But they often develop their own way of communicating with their parents to let them know what they want.

They prefer to stay alone, retreating into their own world.

Many autistic children develop language skills at a different rate and in a different order. They might have difficulty following instructions.

Some kids need only a little bit of help. Others might need a lot of help with learning and doing everyday stuff.

Autism Help And Checklist for Parents

Austic children are special and love to get pampered. | Image Source: pexels

Here are some autism symptoms checklist for parents to deal with an autistic child:

  1. Communication: Communication is vital to calm an autistic child as they have less control over their emotions than their typical peers.

You should speak respectfully, showing that you are listening with a calming tone.

It is important to pick non-verbal cues that autistic children use to communicate.

  1. Have a game plan: Try to have an escape plan ready so that you know what to do when anxiety strikes.

This can include counting numbers, walking away, deep breathing, watching a calming video, or reading a comforting book.

  1. Give space: Your austic child might need time for themselves.

If the child feels overstimulated, allowing them to have time to themselves can be helpful.

  1. Reinforce positive behaviour: Acknowledge the feelings of your child and praise them for good behaviour.

Try giving hugs and commend them on how they managed to do a thing well.

  1. Sensory tools: Sensory tools like stim toys, weighted lap pads, noise-cancelling headphones, and fidget toys can refocus their attention elsewhere and can calm your child down.

You can offer these sensory tools to your child when he/ she gets overwhelmed.

When To See A Doctor?

You can consult a doctor after noticing the following symptoms in your child:

  • Delayed language and movement skills
  • Unusual sleeping and eating habits
  • Unusual mood swings or emotional reactions
  • Delayed cognitive or learning skills
  • Hyperactive, impulsive, and inattentive behaviour
  • Over or under-reaction to light, or sound

FAQs

Why is Autism Awareness Important?

Autism awareness is important. People should be informed of what they can expect from those on the spectrum. They should be educated and compassionate and live in a society that accepts autistic people.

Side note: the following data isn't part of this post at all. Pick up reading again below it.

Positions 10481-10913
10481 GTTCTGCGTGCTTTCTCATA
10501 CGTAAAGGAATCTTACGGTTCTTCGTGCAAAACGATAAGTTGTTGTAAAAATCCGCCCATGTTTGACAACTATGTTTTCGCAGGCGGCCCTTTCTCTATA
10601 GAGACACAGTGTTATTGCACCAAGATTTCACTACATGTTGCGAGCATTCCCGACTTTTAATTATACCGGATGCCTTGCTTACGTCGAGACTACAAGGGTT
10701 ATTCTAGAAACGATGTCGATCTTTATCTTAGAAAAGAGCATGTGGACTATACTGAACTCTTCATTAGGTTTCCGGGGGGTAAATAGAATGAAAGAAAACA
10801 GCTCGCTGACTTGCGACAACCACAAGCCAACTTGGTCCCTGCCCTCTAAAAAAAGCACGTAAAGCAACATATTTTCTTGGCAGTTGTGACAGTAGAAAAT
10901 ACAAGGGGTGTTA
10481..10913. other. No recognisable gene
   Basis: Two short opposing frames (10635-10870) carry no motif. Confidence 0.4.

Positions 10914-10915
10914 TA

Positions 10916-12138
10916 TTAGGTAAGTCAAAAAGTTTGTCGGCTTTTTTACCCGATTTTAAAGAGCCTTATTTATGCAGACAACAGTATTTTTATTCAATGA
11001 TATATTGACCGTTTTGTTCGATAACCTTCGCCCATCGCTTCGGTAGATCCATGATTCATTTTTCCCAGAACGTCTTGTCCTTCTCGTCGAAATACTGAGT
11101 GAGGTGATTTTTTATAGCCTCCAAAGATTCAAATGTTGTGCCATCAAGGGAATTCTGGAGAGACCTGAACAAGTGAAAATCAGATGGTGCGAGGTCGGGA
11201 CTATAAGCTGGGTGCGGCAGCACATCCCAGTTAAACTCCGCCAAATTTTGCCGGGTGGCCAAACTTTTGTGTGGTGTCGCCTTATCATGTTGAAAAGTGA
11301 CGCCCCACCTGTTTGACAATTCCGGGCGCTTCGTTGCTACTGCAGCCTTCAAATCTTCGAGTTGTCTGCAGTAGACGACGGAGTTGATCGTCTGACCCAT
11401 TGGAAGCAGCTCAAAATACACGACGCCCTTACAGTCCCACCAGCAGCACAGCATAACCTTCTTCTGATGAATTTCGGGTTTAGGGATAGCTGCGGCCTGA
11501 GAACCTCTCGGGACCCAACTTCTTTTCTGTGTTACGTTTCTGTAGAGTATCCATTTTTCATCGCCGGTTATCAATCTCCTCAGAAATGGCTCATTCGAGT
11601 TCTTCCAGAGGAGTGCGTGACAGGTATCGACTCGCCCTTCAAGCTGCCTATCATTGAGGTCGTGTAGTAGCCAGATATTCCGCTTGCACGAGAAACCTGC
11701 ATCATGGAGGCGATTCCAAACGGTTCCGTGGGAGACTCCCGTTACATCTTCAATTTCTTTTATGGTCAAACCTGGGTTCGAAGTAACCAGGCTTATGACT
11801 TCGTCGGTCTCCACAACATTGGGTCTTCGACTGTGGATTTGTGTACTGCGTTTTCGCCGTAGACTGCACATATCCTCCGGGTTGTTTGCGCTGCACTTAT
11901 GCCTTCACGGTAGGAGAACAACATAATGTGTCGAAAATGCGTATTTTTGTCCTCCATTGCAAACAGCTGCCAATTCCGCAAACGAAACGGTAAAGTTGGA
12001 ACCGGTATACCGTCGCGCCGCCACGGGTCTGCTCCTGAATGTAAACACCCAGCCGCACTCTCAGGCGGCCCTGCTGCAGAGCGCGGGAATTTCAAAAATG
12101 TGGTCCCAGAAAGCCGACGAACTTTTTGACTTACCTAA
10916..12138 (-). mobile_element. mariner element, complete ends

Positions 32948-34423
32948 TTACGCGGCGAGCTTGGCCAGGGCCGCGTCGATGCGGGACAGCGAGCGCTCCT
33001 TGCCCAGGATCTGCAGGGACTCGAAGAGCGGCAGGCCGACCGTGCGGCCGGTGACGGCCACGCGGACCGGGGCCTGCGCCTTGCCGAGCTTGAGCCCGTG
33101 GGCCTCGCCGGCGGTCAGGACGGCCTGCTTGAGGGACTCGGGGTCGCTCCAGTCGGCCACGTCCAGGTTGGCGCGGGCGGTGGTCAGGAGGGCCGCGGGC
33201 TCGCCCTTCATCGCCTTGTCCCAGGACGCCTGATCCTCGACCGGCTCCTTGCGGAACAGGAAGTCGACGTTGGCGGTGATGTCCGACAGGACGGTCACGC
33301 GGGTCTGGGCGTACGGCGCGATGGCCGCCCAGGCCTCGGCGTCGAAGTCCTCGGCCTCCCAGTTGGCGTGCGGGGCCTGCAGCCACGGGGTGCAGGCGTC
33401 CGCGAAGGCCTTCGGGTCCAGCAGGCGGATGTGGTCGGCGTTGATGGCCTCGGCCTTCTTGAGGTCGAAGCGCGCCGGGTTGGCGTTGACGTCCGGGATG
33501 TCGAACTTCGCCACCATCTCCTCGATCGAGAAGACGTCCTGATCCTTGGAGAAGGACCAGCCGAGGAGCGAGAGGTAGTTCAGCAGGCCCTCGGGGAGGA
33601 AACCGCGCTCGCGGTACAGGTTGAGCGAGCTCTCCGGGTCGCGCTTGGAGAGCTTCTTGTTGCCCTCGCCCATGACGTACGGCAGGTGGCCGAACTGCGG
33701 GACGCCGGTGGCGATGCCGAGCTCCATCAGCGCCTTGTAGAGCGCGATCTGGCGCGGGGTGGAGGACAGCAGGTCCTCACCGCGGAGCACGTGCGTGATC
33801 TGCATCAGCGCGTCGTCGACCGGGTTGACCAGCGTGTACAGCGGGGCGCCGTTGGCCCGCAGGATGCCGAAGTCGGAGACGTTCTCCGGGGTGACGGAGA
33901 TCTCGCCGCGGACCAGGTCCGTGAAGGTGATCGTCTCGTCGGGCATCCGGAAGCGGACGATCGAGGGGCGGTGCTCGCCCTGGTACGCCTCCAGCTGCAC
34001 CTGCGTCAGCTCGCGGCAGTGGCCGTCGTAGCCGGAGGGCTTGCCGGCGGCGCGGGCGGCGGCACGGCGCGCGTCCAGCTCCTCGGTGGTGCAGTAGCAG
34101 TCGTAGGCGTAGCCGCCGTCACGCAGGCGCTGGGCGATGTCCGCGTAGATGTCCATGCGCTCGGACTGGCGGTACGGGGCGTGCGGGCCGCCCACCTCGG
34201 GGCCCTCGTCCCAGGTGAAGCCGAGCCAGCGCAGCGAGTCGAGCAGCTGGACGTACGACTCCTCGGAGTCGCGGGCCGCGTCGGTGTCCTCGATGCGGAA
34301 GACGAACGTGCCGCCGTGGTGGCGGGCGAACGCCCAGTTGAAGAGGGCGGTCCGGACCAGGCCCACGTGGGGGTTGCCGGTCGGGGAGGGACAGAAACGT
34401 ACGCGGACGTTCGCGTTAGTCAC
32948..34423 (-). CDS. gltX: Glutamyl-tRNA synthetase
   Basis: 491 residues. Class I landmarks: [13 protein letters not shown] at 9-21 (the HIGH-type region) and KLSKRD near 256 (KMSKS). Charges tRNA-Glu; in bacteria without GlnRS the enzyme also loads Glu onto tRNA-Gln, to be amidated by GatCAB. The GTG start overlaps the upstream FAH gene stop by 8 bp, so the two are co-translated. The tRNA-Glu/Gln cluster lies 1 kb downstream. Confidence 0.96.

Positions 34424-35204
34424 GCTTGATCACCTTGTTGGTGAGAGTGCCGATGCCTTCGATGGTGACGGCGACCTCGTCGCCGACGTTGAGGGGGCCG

How does a Child with Autism Behave?

Children with autism are often restricted, rigid, and obsessive in their behaviours, activities, and interests. Repetitive body movements like hand-flapping, rocking, spinning and moving constantly are some of the common ways an autistic behaves.

They can also have an obsessive attachment to unusual objects like rubber bands, keys and light switches.

How do you Know if your Child Has Autism?

If you notice delayed language and movement skills, delayed cognitive or learning skills, repetitive body movements like hand-flapping, rocking, spinning and their obsessive attachment to unusual objects like rubber bands, keys and light switches, you can consult a doctor.

The doctor would then recommend a combination of tests for autism, including DNA testing for genetic diseases, visual and audio tests to identify any issues with vision and hearing that aren’t related to ASD, behavioural evaluation and occupational therapy screening.

Is Autism a Disability?

Autism is a developmental disability and can cause significant communication and behavioural challenges. Those with mild ASD are fully functional in their daily lives. While, having severe forms of ASD requires ongoing care and support for the entire lives.

How do you Test for Autism?

There is no medical test to diagnose autism. Doctors usually look at the child’s developmental history and behaviour to make a diagnosis. 

ASD can sometimes be detected at 18 months or younger with the help of several screenings.

Can Autism Be Cured?

There is no cure for autism. However, there are treatment options that can make a difference. Although austic children usually don’t outgrow the symptoms of autism, they might learn to function well.

What are the Signs of Autism in a 2 Year Old?

A two year old child with autism might not look where others point, engage in interactive games and respond to others. The child might not be able to speak or have limited speech and have limited inventory of sounds, gestures and words.

There can also be repetitive body movements like hand-flapping, rocking, spinning and constant movement.

Although there is no preventive measure or cure for autism, there are several well-researched, effective therapies that can enhance skills, reduce anxiety, and lead to greater well-being for your child. Perhaps, the most effective therapies include early and intensive behavioural support. The earlier a child is enrolled in these programs, the better would be their outlook.